ABOUT THIS BOOK
Praised and condemned for its aggressive coverage of the Vietnam War, the American press has been both commended for breaking public support and bringing the war to an end and accused of misrepresenting the nature and progress of the war. While in-depth combat coverage and the instantaneous power of television were used to challenge the war, Clarence R. Wyatt demonstrates that, more often than not, the press reported official information, statements, and views. Examining the relationship between the press and the government, Wyatt looks at how difficult it was to obtain information outside official briefings, what sort of professional constraints the press worked under, and what happened when reporters chose not to "get on the team."
"Wyatt makes the Diem period in Saigon come to life—the primitive communications, the police crackdowns, the quarrels within the news organizations between the pessimists in Saigon and the optimists in Washington and New York."—Peter Braestrup, Washington Times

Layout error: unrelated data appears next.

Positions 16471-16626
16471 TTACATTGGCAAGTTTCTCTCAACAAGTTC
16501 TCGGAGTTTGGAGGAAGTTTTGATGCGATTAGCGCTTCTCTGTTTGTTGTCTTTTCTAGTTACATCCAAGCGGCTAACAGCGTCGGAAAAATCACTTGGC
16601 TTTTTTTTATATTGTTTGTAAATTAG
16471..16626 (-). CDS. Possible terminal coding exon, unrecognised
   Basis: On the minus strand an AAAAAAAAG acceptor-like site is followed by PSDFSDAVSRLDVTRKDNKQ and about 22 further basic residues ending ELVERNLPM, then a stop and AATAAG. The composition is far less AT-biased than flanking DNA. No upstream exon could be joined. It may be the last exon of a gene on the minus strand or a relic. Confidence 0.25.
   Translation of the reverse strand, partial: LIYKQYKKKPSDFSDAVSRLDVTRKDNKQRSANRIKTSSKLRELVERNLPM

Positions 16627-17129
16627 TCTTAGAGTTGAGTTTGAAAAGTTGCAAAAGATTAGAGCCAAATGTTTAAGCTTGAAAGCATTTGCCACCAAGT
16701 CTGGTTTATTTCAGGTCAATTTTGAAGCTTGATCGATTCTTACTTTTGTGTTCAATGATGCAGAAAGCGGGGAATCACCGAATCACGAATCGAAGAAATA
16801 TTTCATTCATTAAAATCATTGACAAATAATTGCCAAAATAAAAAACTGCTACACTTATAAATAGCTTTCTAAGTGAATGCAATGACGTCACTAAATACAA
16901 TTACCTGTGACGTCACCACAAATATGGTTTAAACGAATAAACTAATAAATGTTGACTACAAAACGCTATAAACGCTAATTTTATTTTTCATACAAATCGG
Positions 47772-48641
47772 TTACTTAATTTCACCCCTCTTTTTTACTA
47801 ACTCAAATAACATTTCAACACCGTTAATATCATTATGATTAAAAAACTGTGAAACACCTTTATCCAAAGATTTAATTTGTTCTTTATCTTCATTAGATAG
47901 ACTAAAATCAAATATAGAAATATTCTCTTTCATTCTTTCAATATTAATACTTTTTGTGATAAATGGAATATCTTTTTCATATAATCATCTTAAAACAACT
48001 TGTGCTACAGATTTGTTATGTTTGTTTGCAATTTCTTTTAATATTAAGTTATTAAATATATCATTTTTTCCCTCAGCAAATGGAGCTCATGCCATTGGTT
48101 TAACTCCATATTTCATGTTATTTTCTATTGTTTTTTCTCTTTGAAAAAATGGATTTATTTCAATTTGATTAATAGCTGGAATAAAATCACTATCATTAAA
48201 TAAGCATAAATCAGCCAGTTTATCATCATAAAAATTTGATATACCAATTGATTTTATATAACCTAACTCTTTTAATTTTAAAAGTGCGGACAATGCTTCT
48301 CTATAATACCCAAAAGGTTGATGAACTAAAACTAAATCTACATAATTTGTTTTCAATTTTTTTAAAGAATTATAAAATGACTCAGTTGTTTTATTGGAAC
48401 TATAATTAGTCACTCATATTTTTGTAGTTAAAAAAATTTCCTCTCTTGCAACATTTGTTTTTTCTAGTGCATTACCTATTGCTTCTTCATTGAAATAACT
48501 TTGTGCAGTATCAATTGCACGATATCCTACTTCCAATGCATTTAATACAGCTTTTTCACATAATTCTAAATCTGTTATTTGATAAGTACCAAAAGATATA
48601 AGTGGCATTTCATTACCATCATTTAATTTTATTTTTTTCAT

"An important, readable study of the Vietnam press corps—the most maligned group of journalists in modern American history. Clarence Wyatt's insights and assessments are particularly valuable now that the media is rapidly growing in its influence on domestic and international affairs."—Peter Arnett, CNN foreign correspondent